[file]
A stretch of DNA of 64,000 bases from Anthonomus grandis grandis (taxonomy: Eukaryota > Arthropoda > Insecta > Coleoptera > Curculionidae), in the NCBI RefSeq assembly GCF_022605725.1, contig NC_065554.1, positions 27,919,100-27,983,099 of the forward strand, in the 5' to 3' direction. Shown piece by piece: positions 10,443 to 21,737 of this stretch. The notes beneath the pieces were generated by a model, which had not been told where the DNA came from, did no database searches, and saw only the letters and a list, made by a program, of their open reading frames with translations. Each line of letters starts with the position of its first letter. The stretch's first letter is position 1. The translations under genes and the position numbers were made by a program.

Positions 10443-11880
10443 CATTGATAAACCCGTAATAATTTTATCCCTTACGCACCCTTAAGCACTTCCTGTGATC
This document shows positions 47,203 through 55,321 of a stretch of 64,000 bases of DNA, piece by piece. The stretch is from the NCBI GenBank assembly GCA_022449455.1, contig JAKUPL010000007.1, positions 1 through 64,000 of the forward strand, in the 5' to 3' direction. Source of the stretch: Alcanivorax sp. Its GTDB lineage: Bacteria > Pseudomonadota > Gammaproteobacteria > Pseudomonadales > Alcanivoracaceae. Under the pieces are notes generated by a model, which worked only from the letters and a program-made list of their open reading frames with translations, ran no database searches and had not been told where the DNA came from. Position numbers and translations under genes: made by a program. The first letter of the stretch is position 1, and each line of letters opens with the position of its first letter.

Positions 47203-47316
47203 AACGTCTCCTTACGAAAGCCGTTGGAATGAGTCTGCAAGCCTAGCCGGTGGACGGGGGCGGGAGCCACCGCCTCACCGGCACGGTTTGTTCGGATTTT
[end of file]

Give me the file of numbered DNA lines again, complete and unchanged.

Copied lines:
A stretch of DNA of 64,000 bases from Anthonomus grandis grandis (taxonomy: Eukaryota > Arthropoda > Insecta > Coleoptera > Curculionidae), in the NCBI RefSeq assembly GCF_022605725.1, contig NC_065554.1, positions 27,919,100-27,983,099 of the forward strand, in the 5' to 3' direction. Shown piece by piece: positions 10,443 to 21,737 of this stretch. The notes beneath the pieces were generated by a model, which had not been told where the DNA came from, did no database searches, and saw only the letters and a list, made by a program, of their open reading frames with translations. Each line of letters starts with the position of its first letter. The stretch's first letter is position 1. The translations under genes and the position numbers were made by a program.

Positions 10443-11880
10443 CATTGATAAACCCGTAATAATTTTATCCCTTACGCACCCTTAAGCACTTCCTGTGATC
This document shows positions 47,203 through 55,321 of a stretch of 64,000 bases of DNA, piece by piece. The stretch is from the NCBI GenBank assembly GCA_022449455.1, contig JAKUPL010000007.1, positions 1 through 64,000 of the forward strand, in the 5' to 3' direction. Source of the stretch: Alcanivorax sp. Its GTDB lineage: Bacteria > Pseudomonadota > Gammaproteobacteria > Pseudomonadales > Alcanivoracaceae. Under the pieces are notes generated by a model, which worked only from the letters and a program-made list of their open reading frames with translations, ran no database searches and had not been told where the DNA came from. Position numbers and translations under genes: made by a program. The first letter of the stretch is position 1, and each line of letters opens with the position of its first letter.

Positions 47203-47316
47203 AACGTCTCCTTACGAAAGCCGTTGGAATGAGTCTGCAAGCCTAGCCGGTGGACGGGGGCGGGAGCCACCGCCTCACCGGCACGGTTTGTTCGGATTTT